lavi.kfir at gmail
Dec 23, 2010, 12:34 AM
Post #6 of 11
On Tue, Dec 21, 2010 at 6:20 PM, Peter Stuge <peter [at] stuge> wrote:
> Ed W wrote:
> >> "Why Gentoo?"
> > I like gentoo for situations where:
> > - Skilled developer available
> > - Customisable solution is desired
> > - Tightly controlled deployment environment
> > - Repeatable build environment required
> > I think gentoo is far less acceptable if there isn't a skilled developer
> > available to help maintain and develop it... Probably that's my main
> > suggestion on how to size your project?
> > However, if that developer/administrator is available, then Gentoo is a
> > marvellous solution for quickly building few MB custom solution, or a
> > virtual server base installation, or whatever other customised
> > you desire?
> This is very perceptive, and excellent advice!
> I believe firmly in "owning the problem" and for that, Gentoo is a
> very good fit. I know many who fiercly resist owning any problem
> whatsoever, and they do fine anyway (even better than me) and for
> them obviously Gentoo is not at all a goo fit because they would have
> to make lots of decisions they do not want to.
> Abstracting a little; the more requirements there are, the more
> likely it is that without Gentoo, it would be neccessary to start
> re-inventing various bits and pieces that Gentoo already offer.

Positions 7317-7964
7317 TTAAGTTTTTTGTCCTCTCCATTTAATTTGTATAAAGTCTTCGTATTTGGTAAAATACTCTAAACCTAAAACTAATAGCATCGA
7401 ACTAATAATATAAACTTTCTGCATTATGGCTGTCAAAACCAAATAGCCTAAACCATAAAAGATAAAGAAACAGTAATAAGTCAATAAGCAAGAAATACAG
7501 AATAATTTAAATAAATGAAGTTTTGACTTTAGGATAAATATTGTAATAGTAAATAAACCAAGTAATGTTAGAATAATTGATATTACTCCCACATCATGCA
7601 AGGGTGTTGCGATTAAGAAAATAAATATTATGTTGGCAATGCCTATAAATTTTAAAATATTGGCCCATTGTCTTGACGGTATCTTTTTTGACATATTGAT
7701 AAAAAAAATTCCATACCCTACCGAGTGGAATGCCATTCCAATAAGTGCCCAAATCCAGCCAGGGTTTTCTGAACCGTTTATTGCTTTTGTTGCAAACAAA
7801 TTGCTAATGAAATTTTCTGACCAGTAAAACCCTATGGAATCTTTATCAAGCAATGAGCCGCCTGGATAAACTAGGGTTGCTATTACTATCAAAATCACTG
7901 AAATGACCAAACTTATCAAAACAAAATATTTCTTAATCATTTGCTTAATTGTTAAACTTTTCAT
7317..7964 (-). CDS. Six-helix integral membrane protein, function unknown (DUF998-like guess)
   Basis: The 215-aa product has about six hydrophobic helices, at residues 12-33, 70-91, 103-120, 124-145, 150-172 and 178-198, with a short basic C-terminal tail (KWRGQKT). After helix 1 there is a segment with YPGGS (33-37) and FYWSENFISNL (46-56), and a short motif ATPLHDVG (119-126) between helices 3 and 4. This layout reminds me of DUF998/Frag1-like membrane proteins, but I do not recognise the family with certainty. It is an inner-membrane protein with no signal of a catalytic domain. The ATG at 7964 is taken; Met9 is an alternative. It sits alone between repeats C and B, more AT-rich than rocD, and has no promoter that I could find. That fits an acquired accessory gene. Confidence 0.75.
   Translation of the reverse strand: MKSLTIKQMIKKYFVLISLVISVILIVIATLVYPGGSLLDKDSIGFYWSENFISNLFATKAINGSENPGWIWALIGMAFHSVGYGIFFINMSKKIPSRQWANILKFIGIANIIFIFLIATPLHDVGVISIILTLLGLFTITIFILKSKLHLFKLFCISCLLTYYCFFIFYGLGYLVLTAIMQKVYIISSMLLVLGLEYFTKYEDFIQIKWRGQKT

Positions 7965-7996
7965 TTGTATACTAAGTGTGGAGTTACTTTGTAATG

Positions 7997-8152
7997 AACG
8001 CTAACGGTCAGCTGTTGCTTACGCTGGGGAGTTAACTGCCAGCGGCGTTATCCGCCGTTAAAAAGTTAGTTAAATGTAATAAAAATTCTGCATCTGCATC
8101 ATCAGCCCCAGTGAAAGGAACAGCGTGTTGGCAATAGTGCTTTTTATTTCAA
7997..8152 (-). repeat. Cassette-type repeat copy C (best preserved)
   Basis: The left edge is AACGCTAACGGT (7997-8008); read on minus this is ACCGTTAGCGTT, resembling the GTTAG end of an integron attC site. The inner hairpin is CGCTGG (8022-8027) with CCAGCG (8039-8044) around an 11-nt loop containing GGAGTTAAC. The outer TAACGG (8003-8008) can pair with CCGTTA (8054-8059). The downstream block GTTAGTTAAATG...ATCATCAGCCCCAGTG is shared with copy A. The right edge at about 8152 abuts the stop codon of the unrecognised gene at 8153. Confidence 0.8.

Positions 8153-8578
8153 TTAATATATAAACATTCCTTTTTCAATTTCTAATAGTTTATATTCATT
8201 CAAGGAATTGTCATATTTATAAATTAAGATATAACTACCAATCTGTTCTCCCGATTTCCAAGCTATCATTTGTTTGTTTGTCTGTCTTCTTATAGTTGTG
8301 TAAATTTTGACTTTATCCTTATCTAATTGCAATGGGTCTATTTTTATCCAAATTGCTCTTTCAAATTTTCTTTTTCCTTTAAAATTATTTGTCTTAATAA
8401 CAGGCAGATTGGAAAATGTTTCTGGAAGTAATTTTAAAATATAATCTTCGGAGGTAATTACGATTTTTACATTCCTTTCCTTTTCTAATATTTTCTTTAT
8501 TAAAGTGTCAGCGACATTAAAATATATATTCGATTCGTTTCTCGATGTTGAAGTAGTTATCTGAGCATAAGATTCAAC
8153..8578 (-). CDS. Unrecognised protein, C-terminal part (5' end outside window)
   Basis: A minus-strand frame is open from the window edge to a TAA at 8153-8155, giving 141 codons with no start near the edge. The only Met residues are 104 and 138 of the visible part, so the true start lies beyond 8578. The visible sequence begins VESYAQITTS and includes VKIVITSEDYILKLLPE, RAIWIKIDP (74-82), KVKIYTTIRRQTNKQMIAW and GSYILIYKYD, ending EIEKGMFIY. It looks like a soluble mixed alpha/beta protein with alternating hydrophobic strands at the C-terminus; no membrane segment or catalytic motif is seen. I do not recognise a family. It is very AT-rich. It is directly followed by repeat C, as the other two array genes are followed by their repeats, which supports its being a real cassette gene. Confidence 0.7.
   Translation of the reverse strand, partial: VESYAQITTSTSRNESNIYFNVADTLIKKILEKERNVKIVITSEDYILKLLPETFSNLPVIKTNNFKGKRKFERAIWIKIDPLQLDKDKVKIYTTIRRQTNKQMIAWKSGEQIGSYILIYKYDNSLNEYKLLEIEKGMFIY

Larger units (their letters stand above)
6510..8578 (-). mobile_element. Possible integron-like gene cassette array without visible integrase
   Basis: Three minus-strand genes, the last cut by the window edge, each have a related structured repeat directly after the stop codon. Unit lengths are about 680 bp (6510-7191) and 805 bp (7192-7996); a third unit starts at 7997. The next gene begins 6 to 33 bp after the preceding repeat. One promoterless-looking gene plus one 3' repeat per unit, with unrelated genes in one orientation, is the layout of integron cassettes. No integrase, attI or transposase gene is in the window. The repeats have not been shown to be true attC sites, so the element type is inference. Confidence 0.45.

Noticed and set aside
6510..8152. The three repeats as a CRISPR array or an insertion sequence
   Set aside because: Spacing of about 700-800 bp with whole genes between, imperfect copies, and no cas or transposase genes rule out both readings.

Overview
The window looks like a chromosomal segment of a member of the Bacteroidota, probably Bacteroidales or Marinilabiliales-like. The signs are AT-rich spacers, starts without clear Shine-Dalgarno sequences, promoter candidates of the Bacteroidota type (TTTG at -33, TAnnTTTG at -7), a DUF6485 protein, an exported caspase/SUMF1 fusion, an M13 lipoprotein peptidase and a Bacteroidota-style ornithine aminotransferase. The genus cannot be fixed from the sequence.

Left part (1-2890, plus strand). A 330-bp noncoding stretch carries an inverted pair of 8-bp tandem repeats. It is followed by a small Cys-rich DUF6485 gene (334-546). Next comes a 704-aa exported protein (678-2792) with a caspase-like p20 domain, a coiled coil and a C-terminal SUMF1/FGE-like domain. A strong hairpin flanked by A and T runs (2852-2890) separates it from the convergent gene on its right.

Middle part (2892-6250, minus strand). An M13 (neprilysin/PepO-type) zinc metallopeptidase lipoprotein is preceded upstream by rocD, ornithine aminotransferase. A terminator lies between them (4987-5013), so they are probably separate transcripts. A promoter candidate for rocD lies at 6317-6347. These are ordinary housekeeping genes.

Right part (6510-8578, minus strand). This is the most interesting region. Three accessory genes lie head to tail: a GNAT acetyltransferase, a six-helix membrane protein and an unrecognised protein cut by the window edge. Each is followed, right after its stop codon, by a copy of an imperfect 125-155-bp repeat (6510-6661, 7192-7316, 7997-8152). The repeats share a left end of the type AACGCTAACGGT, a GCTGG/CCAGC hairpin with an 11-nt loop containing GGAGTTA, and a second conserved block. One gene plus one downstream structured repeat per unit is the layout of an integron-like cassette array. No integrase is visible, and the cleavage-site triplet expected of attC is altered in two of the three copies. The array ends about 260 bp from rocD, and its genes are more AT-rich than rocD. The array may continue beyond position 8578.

> Sometimes requirements come only later, when a production process has
> already been established, and can not comfortably be replaced. That's
> a bad situation to be in. It will be painful no matter what, but
> often people choose the lengthy pain that means sticking with the old
> "distribution" living with a less-than-useful environment and
> reinventing tools and processes, instead of ripping off the band-aid
> and making a switch to Gentoo or something else that fits the
> Well, switching to Gentoo, is really not probable.
People don't understand Linux, and if they do, usually they know the big
If they search for embedded distro, Gentoo will not be on the list.
You need to come from Gentoo to understand it's capabilities.
If I start to roll an embedded environment with Gentoo, this will lit
some developers to check the system, because they need to use it.
It seems that when time goes by, and we grow older, we are reluctant to
do the change. Thats includes me too ;-) I have hard time letting Gentoo